Photometry shows the changes in luminosity taking place in a star, which in M stars are mainly due to stellar activity. They can be shown as rotational modulation in the light curves as a consequence of the presence of starspots or any other co-rotating structure in the stellar surface. They can also be shown as sporadic and strong flares or simply as larger of smaller stellar activity episodes. Coordinated photometry simultaneously acquired with radial velocity (RV) measurements, collected with high-resolution spectrographs, is important to discard spurious signals (instrumental and/or stellar activity) in the interpretation of the spectroscopic data.
The differential photometry technique consists in obtaining measurements on the main target (the expected variable star, V) and one or more reference stars (the comparison stars, Ci). Then, the magnitude differences V-C1, C2-C1, etc., relative to the main comparison star C1, can be determined and the changes in luminosity of V are revealed. The rest of the comparison stars (C2, C3, etc) are used as check stars, to make sure that the variability that we are measuring comes effectively from the main target V, and not from C1.
In the past, photometric observations were carried out using monochannel photomultipliers, where only one star could be measured at a time. Therefore, a common photometric observation sequence would be, e.g. Sky, C1 ,C2 ,V ,C1 ,C2 ,V ,…with sky measurements every some cycles in order to be able to measure the sky background. This meant that the data points for different objects were not collected simultaneously and time interpolations were necessary to obtain the corresponding magnitude differences V-C1, C2-C1, etc. Moreover, this implied that only 2 or 3, at most, comparison stars could be used in the observing sequence, or observations would be too slow and few data points acquired within a night.
This problem is nowadays well-resolved using CCD photometry, as all the stars to be measured (the variable V and the comparison stars Ci) lie within the same frame in the CCD images. This means a significant advantage over the speed of data collection. Moreover, simultaneity constitutes also an important advantage over the precision of the obtained data points, since small changes in the sky transparency are then negligible. Furthermore, differential extinction corrections are also commonly negligible in CCD photometry due the proximity between V and the comparison stars. Only in the cases of a large field-of-view (FOV), comparison stars far within the limits of the CCD frame and measurements at very large airmass, should be necessary to take into account the differential extinction corrections.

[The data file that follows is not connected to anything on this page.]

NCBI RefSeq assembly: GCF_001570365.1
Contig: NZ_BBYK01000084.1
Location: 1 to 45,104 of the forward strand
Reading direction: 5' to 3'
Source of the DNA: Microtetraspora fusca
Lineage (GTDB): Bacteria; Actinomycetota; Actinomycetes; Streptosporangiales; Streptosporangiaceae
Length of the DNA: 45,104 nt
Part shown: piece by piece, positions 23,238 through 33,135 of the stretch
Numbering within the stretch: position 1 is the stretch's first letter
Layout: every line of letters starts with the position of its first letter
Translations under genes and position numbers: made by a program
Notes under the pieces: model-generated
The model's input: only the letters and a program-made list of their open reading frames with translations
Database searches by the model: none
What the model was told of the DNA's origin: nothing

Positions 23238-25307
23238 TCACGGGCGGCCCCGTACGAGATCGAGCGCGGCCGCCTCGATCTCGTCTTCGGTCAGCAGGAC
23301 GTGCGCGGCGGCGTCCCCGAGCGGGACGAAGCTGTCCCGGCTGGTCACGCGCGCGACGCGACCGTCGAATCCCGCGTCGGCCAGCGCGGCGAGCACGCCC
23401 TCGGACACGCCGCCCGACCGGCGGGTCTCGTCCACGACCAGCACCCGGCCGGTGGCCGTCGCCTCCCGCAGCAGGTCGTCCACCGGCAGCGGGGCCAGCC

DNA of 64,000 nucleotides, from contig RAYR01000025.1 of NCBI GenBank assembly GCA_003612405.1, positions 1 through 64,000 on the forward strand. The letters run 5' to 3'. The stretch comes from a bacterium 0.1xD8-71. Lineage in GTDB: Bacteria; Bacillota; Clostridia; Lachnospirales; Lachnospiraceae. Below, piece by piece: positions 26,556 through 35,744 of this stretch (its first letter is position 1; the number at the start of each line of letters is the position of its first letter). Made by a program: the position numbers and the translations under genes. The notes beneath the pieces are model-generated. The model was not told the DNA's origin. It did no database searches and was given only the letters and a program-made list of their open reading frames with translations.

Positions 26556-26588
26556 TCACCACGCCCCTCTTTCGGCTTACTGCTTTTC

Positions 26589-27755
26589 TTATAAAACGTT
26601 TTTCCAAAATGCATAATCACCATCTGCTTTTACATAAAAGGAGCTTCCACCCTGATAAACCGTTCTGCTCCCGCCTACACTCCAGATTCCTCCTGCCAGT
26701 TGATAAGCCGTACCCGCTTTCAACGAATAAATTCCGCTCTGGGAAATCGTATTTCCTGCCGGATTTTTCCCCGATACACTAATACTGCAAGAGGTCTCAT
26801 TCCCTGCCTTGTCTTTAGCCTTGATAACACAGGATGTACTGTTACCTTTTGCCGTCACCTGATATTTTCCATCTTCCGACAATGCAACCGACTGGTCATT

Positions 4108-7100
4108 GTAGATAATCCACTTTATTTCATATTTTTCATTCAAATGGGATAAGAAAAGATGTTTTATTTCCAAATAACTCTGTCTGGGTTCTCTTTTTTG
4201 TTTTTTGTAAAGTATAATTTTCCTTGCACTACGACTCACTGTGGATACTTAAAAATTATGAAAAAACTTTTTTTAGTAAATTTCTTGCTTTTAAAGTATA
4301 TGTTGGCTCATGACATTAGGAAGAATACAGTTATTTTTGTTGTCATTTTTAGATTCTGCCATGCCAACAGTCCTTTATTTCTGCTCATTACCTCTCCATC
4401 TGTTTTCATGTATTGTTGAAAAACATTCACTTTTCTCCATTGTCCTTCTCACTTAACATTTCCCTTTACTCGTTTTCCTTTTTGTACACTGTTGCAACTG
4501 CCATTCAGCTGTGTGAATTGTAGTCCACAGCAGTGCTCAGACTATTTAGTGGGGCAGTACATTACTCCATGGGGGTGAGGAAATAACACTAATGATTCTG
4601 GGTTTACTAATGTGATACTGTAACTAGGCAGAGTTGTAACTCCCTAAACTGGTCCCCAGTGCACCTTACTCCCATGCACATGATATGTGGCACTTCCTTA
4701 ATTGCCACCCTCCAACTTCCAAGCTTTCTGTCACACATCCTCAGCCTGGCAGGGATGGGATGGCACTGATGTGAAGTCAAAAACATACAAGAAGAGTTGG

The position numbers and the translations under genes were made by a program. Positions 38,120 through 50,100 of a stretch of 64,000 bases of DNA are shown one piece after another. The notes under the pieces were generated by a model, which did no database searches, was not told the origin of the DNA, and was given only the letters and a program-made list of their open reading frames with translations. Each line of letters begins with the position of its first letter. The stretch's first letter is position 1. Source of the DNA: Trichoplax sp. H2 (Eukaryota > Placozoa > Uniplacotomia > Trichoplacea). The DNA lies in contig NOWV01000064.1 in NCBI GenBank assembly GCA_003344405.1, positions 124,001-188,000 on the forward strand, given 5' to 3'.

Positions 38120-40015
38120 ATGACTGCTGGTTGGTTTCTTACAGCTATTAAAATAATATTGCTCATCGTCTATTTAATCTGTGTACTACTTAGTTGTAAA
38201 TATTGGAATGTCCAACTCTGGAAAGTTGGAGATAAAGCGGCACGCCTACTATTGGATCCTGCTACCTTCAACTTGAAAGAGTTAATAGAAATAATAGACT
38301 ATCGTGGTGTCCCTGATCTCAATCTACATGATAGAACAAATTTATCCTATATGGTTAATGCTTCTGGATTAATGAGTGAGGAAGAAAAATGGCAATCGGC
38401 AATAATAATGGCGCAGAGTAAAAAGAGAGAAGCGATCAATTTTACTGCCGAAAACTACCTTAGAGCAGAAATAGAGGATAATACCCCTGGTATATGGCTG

During the present Red Dots (RD) campaign to be carried this summer/autumn of 2017, a set of six comparison stars, within a radius of 10 arcmin, have been selected for each of the three main targets: Prox Cen, Barnard’s star and GJ 729. Figure 1 shows the field around ProxCen as an image of 21.6 x 21.6 arcmin with the set of six comparison stars, C1 to C6. They were selected on the basis of their stability and our experience during the Pale Red Dot (PRD) 2016 campaign. The subscripts 1 to 6 were selected in order of higher priority, e.g. C1 and C2 are the brightest comparisons, hence they have the largest fluxes and will give the best accuracy.
Once the original CCD frames are corrected from bias, dark current, flat-fields, and sky backgrounds, the net fluxes are obtained for each selected target. Then, the magnitudes and magnitude differences relative to, for example, C1 are obtained for each object and data point. Finally, the nightly time-series and consequently the global time-series for the full observing campaign are obtained. In order to improve the reduction procedure and our results it is convenient to use autoguiding during the observations, in that way, each object is permanently centred in the same pixel in the frame. This ensures a better stability and internal precision within each observing night and from night to night.
Commonly, only the reference star C1 is used as the main comparison star and the rest of reference stars are only used as check stars. Sometimes, in order to gain precision and better control of the stability of the system, a combination of several reference stars is used. As an example, during the PRD 2016 campaign we used C1 and C2. Thus, the magnitude differences were determined relative to X=(C1+C2)/2. Figure 2 shows the photometric light curve for Prox Cen with SII filter during the PRD 2016 campaign. The top panel shows the rotational modulation of Prox Cen (P_rot=83 days) as consequence of the presence of starspots in its surface. Various flares were also detected during the campaign, together with other episodes of activity of different intensities. The bottom panel shows the stability of C1 comparison star with respect to X.
During the present RD 2017 campaign, we will use their respective C1 and C2 as main comparison stars for each of the three targets, Prox Cen, Barnard’s star and GJ729.
Hope for clear skies!
About the author
Dr E. Rodríguez is a specialist in stellar variability, pulsations and stellar evolution, multicolour photometry and stellar atmospheres. He is a member of the scientific staff of the Instituto de Astrofísica de Andalucía in Granada (Spain) and head of the Stellar Physics Department.